What is Pterygium?

Pterygium is a commonly occurring ocular disease. Pterygium often occurs in regions with abundant sun exposure. The pterygium patient population is estimated to be approximately 10 million to 15 million patients in the United States and approximately 10 million in Europe.

A pterygium is a benign fibrovascular growth onto the cornea that can impair vision. It progressively grows and has cycles of irritation. It is associated with and thought to be caused by ultraviolet light exposure (e.g., sunlight).

Symptoms of pterygium includes hyperemia, irritation, foreign body sensation, and pain. It can cause visual impairment due to lesion obscuration on the visual axis.

Cloudbreak Therapeutics developing first drug to treat eyeball diseased with pterygium


  2., Accessed November, 2018
  3. Hovanesian, J. A. etc., J. Cataract Refract Surg., 2017, 43, 405-419
  4. Rezvan, F. etc., Surv Ophthalmol., 2018, 63, 719-735

Current Treatment

Cloudbreak Therapeutics drugs for ocular disease pterygium

There are no FDA-approved drugs for pterygium. Physicians often prescribe off-label drugs including artificial tears, topical corticosteroids, NSAIDs with limited efficacy or safety concern. Surgical removal is dependent upon visual axis involvement, symptom severity and cosmetic concerns.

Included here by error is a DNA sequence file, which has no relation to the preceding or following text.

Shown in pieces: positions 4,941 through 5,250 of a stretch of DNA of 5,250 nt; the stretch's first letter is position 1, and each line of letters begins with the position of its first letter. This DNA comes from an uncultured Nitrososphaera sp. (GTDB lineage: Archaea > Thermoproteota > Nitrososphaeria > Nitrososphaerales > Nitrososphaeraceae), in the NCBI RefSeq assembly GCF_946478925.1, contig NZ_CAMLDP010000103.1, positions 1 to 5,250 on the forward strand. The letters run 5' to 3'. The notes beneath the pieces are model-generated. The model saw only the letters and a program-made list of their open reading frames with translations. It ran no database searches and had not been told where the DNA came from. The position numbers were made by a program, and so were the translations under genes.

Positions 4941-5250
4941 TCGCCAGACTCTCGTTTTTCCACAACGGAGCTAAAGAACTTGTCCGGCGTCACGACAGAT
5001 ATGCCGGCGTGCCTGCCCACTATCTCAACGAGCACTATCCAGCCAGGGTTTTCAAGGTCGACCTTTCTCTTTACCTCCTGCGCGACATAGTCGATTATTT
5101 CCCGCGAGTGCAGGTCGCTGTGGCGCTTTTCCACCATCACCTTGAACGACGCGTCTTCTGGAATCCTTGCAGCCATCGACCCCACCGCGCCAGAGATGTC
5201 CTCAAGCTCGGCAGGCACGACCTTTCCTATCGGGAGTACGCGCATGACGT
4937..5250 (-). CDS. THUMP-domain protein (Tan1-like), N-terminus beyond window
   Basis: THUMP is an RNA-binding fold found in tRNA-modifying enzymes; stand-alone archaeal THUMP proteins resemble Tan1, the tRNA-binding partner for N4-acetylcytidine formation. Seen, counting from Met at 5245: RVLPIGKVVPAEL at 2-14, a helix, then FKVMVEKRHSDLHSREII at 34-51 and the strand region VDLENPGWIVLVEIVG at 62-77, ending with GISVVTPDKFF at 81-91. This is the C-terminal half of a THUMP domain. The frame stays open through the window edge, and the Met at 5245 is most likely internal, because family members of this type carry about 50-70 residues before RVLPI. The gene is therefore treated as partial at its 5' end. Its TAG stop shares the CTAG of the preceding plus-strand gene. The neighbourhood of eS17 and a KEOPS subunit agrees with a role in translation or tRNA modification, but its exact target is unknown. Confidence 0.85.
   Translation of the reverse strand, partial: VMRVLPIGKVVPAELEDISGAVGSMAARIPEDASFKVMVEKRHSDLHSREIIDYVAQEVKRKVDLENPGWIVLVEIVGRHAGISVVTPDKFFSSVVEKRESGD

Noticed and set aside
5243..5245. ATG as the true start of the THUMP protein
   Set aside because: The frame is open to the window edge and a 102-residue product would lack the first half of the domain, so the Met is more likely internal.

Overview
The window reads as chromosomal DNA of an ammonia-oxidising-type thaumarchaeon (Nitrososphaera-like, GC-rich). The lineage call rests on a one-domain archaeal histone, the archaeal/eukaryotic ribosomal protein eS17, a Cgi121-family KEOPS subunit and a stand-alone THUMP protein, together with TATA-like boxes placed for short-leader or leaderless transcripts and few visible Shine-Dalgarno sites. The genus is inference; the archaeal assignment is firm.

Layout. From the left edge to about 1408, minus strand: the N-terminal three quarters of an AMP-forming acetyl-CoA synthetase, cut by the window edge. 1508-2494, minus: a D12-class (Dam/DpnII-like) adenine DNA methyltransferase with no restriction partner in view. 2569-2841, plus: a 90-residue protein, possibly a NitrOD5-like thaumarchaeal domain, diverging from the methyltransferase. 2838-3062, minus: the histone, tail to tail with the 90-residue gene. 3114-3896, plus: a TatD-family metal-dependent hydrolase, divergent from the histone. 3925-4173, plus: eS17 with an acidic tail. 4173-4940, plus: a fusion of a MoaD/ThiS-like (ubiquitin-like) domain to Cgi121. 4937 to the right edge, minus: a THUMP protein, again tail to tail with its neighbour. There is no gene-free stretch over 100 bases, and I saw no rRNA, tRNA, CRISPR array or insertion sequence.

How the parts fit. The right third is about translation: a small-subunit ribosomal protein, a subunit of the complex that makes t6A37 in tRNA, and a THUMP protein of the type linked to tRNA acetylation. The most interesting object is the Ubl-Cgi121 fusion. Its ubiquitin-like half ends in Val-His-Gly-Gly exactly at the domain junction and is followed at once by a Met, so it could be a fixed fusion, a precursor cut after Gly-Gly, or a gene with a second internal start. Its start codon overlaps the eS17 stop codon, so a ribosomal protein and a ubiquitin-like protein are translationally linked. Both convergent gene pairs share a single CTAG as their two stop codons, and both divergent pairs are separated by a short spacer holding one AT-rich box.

The images above show the current standard of care to treat late stage pterygium patients – surgical excision. Unfortunately, post-surgical recurrence rate is high.

Sources: 1. Medscape; 2. The National Renewable Energy Laboratory, Accessed November, 2018.; 3. Hovanesian, J.A.etc., J. Cataract Refract Surg., 2017, 43, 405-419; 4. Rezvan, F. etc., Surv Ophthalmol., 2018, 63, 719-735

Cloudbreak Solution

We formulated a potent multi-kinase inhibitor of VEGFRs, PDGFRs, FGFRs, which can inhibit angiogenesis and fibrosis. The angiogenic and fibrotic pathogenesis of pterygium is well established.

By targeting these pathways pharmacologically, the potent multi-kinase inhibitor will stop pterygium progression and eliminate the need for excision surgery. The image to the right shows the mechanism of action.